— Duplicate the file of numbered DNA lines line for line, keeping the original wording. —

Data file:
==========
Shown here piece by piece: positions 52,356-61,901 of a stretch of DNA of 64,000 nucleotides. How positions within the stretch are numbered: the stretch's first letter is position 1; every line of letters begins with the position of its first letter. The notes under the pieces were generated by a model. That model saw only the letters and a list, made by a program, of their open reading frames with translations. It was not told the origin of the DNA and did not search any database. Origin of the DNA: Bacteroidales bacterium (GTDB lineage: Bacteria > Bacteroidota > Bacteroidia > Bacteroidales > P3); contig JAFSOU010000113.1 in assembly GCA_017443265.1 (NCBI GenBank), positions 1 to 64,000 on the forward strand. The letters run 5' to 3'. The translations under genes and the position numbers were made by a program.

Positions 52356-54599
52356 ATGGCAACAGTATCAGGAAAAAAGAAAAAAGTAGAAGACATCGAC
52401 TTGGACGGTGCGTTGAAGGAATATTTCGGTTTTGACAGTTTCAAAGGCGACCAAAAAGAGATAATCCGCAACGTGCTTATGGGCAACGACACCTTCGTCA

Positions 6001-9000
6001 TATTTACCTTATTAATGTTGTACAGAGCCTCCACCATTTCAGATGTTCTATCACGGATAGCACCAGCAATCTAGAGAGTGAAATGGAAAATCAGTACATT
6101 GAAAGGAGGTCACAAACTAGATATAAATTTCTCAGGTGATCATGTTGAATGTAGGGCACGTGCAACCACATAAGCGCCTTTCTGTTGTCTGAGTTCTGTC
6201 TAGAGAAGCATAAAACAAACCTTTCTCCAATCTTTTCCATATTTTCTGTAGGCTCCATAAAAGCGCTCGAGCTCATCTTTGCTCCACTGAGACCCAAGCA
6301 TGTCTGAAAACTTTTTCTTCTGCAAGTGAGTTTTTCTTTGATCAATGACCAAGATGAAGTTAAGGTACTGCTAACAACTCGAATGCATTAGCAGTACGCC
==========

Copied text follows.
Shown here piece by piece: positions 52,356-61,901 of a stretch of DNA of 64,000 nucleotides. How positions within the stretch are numbered: the stretch's first letter is position 1; every line of letters begins with the position of its first letter. The notes under the pieces were generated by a model. That model saw only the letters and a list, made by a program, of their open reading frames with translations. It was not told the origin of the DNA and did not search any database. Origin of the DNA: Bacteroidales bacterium (GTDB lineage: Bacteria > Bacteroidota > Bacteroidia > Bacteroidales > P3); contig JAFSOU010000113.1 in assembly GCA_017443265.1 (NCBI GenBank), positions 1 to 64,000 on the forward strand. The letters run 5' to 3'. The translations under genes and the position numbers were made by a program.

Positions 52356-54599
52356 ATGGCAACAGTATCAGGAAAAAAGAAAAAAGTAGAAGACATCGAC
52401 TTGGACGGTGCGTTGAAGGAATATTTCGGTTTTGACAGTTTCAAAGGCGACCAAAAAGAGATAATCCGCAACGTGCTTATGGGCAACGACACCTTCGTCA

Positions 6001-9000
6001 TATTTACCTTATTAATGTTGTACAGAGCCTCCACCATTTCAGATGTTCTATCACGGATAGCACCAGCAATCTAGAGAGTGAAATGGAAAATCAGTACATT
6101 GAAAGGAGGTCACAAACTAGATATAAATTTCTCAGGTGATCATGTTGAATGTAGGGCACGTGCAACCACATAAGCGCCTTTCTGTTGTCTGAGTTCTGTC
6201 TAGAGAAGCATAAAACAAACCTTTCTCCAATCTTTTCCATATTTTCTGTAGGCTCCATAAAAGCGCTCGAGCTCATCTTTGCTCCACTGAGACCCAAGCA
6301 TGTCTGAAAACTTTTTCTTCTGCAAGTGAGTTTTTCTTTGATCAATGACCAAGATGAAGTTAAGGTACTGCTAACAACTCGAATGCATTAGCAGTACGCC